This is a link-post for:


Epistemic status: gesturing at something that feels very important. Based on a true story. Show, don't tell. Release early.

Why are documents and spreadsheets so successful?

Why does code, which is many times more powerful than spreadsheets, have many times fewer users?

I think it's because code not just forces you to express your ideas in code, but also to think in code. It imposes constraints on your ontology for thinking.

Having spent the last year working on forecasting, I got some experience with how ontologies can significantly constrain technology projects.

I think such constraints have...

  • heavily limited the usefulness of past forecasting efforts
  • resulted in broad misconceptions about what forecasting could be used for
  • hidden a large space of interesting work that can be unlocked if we solved them

So the link-post is an interactive essay where I attempt to show what solving them might look like in practice, using some technology which is currently not supported on LessWrong.

(Note that the link will not work well on mobile.)

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6 comments, sorted by Click to highlight new comments since: Today at 12:23 PM

[Thoughts on what to do if there is an ontological mismatch between one's thinking and a tool]

  • When I saw Jacob present a version of the OP in person, the discussion focused on cases where the correct response is to use a different tool, ideally one that matches the natural ontology of ones thinking. E.g. when using a whiteboard rather than a Google doc to express thoughts most naturally expressed as a mind map.
  • But I think it's important that there are other cases where it can actually beneficial to 'learn how to think in a different ontology'. I think this is quite common in pure maths, but also shows up in more everyday situations: e.g. initially I found it quite counterintuitive to use, say, Emacs org mode or LaTeX, but after I had payed the fixed cost of adapting to the ontologies imposed by them I actually think that it made me more efficient at some tasks.
  • Similarly, I think it's useful to be able to translate between different ontologies. To learn this, it can be useful to deliberately expose oneself to ontologies that seem unnatural/bad/cumbersome initially.
I think it's useful to be able to translate between different ontologies

This is one thing that is done very well by apps like Airtable and Notion, in terms of allowing you to show the same content in different ontologies (table / kanban board / list / calendar / pinterest-style mood board).

Similarly, when you’re using Roam for documents, you don’t have to decide upfront “Do I want to have high-level bullet-points for team members, or for projects?“. The ability to embed text blocks in different places means you can change to another ontology quite seamlessly later, while preserving the same content.

Ozzie Gooen pointed out to me that this is perhaps an abuse of terminology, since "the semantic data is the same, and that typically when 'ontology' is used for code environments, it describes what the data means, not how it’s displayed."

I think in response, the thing I'm pointing at that seems interesting is that there is a bit of a continuum between different displays and different semantic data — two “displays” which are easily interchangeable in Roam will not be in Docs or Workflowy, as they lack the “embed bullet-point” functionality. Even though superficially they’re both just bullet-point lists.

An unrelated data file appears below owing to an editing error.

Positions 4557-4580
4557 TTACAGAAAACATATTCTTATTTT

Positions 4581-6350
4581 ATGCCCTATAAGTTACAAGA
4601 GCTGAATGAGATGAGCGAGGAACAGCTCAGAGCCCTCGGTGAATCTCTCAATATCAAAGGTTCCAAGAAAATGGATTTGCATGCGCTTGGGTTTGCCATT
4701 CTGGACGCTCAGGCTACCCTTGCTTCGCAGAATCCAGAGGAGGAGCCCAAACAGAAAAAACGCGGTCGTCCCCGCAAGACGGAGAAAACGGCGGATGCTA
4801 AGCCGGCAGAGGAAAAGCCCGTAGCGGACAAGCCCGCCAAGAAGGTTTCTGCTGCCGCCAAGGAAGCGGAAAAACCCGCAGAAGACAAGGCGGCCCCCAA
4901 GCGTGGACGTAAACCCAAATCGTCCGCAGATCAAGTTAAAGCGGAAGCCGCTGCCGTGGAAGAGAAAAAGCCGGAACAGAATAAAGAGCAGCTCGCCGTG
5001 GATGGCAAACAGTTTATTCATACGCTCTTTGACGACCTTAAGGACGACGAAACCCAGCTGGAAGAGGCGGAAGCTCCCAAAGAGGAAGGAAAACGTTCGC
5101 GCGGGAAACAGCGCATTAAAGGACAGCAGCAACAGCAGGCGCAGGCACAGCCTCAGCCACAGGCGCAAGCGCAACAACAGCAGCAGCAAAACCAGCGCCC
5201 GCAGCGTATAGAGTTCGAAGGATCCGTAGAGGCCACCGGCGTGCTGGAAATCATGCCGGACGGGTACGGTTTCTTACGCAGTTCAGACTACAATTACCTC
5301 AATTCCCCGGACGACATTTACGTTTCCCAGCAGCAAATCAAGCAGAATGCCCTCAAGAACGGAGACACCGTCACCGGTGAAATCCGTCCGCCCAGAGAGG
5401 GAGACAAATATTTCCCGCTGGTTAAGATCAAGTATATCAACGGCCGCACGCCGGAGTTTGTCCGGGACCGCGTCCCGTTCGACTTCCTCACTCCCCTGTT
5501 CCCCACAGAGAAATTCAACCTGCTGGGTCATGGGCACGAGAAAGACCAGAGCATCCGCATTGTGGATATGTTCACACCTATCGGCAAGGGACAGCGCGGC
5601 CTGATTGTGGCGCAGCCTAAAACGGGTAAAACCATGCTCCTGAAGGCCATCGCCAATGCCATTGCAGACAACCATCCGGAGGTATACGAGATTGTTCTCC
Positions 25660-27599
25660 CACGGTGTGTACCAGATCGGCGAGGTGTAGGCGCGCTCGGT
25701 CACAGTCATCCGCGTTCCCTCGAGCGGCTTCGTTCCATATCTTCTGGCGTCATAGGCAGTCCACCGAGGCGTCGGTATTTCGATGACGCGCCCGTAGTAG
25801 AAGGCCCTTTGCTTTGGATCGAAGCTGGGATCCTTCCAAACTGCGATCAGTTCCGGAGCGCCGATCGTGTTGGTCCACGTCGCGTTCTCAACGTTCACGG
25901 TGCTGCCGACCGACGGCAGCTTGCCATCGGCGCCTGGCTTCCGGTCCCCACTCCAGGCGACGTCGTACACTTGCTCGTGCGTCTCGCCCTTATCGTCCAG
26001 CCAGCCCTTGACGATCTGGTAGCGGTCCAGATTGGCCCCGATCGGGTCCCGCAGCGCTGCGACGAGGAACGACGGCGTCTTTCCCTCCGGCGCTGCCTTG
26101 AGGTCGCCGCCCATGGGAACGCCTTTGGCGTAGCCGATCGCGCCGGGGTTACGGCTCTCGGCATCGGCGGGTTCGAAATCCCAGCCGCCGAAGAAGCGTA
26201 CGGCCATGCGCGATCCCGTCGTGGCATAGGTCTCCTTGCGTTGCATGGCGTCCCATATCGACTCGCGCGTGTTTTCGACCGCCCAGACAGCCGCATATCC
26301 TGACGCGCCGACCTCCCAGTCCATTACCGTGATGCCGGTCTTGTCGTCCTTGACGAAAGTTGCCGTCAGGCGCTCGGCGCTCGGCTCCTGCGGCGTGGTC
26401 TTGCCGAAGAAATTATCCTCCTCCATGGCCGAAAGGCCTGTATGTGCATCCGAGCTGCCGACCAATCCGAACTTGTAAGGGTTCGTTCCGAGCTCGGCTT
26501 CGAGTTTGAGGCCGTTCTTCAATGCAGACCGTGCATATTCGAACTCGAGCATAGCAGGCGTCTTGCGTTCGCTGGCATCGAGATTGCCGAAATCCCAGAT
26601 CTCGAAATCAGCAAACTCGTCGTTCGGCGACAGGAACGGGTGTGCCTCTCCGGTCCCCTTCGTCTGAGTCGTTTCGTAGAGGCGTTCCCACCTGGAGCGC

I was very confused by the notebook interface at first. I think you need to log in for it to work?

You need to log in if you want to make predictions. You should be able to see others' predictions without logging in. (At least on Firefox and Chrome)

Note the notebook interface is kind of new and still has some quirks that are getting worked out.

It is really slick; I was mostly confused because the text itself talked about using the interface to make predictions. The only interface-specific annoyance was that there didn't seem to be a way to close the prediction sidebar once it was open.

[Thoughts on the term "ontology".]

  • In philosophy, ontology refers to the subfield aiming to answer the question "Which things exist?".
  • Perhaps as a consequence of this, hearing "ontology" makes me think of questions like: What are the primitives or building blocks here? E.g. in a spreadsheet, there would be cells; in a graph there would be vertices and edges etc.
  • But I think the important things Jacob is talking about show up as answer to the different question of which relations there are between these primitives. E.g. the important thing about a spreadsheet is that each cell is unique identified by a pair of numbers, that you can perform computations/functions on the values of cells; the important thing about a (certain type of) graph is that every edge has exactly one vertex as source and exactly one vertex as target.
  • Brainstorm for alternative terms: structure, conceptual structure, conceptual apparatus, conceptual scheme, conceptual toolkit, relations, relational constraints, conceptual landscape, ...
  • (The math version of my complaint is that "ontology" makes me think of set theory, whereas I think the important bits are more naturally visible from a category theory point of view.)

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